He’s a small man, Pandit Birju Maharaj. If you’ve never met him face to face, that is one of the first things you are likely to notice about him. And yet, when he is dancing on stage, he seems to cast a shadow over it, so larger than life is his personality.
As we enter the modest room where the interview is to take place, India’s foremost Kathak legend is sitting cross-legged on the bed, in a simple blue kurta, and humming the Lata Mangeshkar classic, Rasik Balma. Once again, those who don’t know enough about the dance maestro will be taken by surprise at how well he sings.
And just in case you thought that was it, during the course of our conversation, the 72-year-old fishes out a notebook and, with childlike glee, shows us his pencil sketches of a jhalmuri wala, and a group of dancing children, made on the train to Kolkata. Oh, and he also writes poetry and composes music.
However, all of this, he insists, is secondary to the joy of teaching, something he has been doing since he was 13, trained by his father and guru, Achhan Maharaj. Also part of his lineage are his legendary uncles, Shambhu Maharaj and Lachhu Maharaj. “The way I see it, my values and skills should reflect in each and every one of my students,” he says, as his American ‘shagirda’ (disciple) Natalia, who sits in on the interview, nods vigorously.
There is a joy in watching Panditji speak, because the impeccable abhinaya (dramatisation) that he brings to each of his performances permeates his conversation as well. His eyes, his hands, his entire face and body, sketch graceful, intricate movements as he describes the joy that Radha and her sakhis feel when Krishna teases them, but the show of mock anger that they put on.
In between, the conversation takes in his students in countries as far apart as China and the USA, who have been propagating his uniquely contemporary version of Kathak, which remains true to tradition in many ways, and yet incorporates such ‘untraditional’ forms as satire, humour, and social commentary, emerging from the stereotyped Radha-Krishna ‘leela’.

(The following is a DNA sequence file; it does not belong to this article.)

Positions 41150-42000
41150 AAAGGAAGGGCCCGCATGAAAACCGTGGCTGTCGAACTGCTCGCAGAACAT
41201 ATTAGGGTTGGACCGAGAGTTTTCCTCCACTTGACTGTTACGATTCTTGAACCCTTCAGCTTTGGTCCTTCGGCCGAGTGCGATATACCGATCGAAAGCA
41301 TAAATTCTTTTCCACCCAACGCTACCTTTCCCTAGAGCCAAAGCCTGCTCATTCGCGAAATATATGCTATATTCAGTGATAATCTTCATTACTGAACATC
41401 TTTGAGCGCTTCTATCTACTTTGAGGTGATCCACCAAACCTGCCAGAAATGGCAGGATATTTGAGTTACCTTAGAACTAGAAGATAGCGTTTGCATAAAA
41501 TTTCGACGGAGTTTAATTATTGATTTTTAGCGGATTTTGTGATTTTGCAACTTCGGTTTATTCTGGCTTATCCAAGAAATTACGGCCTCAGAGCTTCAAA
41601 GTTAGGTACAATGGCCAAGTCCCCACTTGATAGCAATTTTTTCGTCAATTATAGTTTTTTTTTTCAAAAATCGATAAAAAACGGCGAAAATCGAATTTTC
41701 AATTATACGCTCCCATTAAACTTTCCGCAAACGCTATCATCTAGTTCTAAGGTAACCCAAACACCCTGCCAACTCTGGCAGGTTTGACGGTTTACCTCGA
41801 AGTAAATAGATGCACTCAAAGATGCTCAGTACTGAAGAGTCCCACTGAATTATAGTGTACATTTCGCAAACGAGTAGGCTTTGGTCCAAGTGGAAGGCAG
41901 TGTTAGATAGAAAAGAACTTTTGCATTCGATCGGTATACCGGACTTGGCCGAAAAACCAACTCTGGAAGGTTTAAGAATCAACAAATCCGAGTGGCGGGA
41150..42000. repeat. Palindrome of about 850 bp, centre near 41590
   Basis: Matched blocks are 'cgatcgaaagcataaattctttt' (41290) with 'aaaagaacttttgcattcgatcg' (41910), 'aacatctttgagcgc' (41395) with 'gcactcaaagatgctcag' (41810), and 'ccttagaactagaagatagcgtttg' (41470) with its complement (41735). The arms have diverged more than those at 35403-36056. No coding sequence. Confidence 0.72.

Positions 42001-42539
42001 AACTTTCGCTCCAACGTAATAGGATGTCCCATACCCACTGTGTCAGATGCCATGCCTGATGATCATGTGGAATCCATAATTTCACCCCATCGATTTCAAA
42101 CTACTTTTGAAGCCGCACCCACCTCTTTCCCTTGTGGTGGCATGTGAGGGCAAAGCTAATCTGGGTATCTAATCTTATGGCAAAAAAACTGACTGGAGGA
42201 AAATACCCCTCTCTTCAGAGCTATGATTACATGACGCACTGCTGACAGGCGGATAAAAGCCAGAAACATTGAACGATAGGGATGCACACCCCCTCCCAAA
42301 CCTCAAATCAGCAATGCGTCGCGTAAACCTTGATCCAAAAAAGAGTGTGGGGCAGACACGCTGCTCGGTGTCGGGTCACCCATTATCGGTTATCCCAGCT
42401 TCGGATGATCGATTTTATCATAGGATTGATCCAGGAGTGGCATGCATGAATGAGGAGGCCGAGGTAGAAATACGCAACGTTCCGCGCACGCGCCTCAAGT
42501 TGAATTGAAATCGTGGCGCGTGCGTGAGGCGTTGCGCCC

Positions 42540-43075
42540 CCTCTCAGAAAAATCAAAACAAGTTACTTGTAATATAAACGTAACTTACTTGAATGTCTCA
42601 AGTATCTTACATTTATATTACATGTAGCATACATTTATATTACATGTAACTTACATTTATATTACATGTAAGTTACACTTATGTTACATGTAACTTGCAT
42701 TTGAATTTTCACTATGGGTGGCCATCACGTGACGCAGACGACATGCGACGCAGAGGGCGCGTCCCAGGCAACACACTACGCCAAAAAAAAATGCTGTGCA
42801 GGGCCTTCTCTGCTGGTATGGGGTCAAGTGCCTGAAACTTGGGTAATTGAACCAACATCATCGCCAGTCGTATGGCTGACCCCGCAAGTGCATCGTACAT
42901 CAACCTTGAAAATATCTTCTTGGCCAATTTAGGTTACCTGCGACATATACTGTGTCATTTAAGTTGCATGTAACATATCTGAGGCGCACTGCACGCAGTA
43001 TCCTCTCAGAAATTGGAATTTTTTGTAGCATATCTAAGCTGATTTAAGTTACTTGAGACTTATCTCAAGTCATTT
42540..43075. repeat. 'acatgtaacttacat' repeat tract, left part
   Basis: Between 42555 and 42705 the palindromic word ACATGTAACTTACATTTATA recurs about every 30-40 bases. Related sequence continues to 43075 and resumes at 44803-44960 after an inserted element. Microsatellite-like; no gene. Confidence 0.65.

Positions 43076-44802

Sadly, though not uniquely, his efforts to set up an academy have been in vain. Kalashram, his dance school in Delhi, is a two-room affair courtesy the municipality, where 250-odd students train. “This is not a degree diploma waali taalim, yeh anand waali taalim hai (they don’t train for a degree or diploma, they train for pleasure),” he smiles. “But I wish I had some help from somewhere. When I see the government rewarding sports stars, I sometimes feel, what of artistes? Not that I have anything against sports stars…”
On his return to Delhi, the maestro, who was in Kolkata to record for a private album, will begin rehearsing with his troupe of 400-odd dancers for the Commonwealth Games opening, assisted by son Deepak and daughter Mamta.
What of filmdom, and his compelling work in such films as Satyajit Ray’s Shatranj Ke Khiladi or Sanjay Leela Bhansali’s Devdas? “Haven’t received worthwhile offers, really,” he says, with a straight face. “Today, dancing in films is confined to the hips.”
So he will continue to travel the world, disseminating the “laya (rhythm) that God created”, teaching his students that each of us is born with rhythm. “There’s rhythm even in the way we breathe,” he beams.
This article was originally published in the Hindustan Times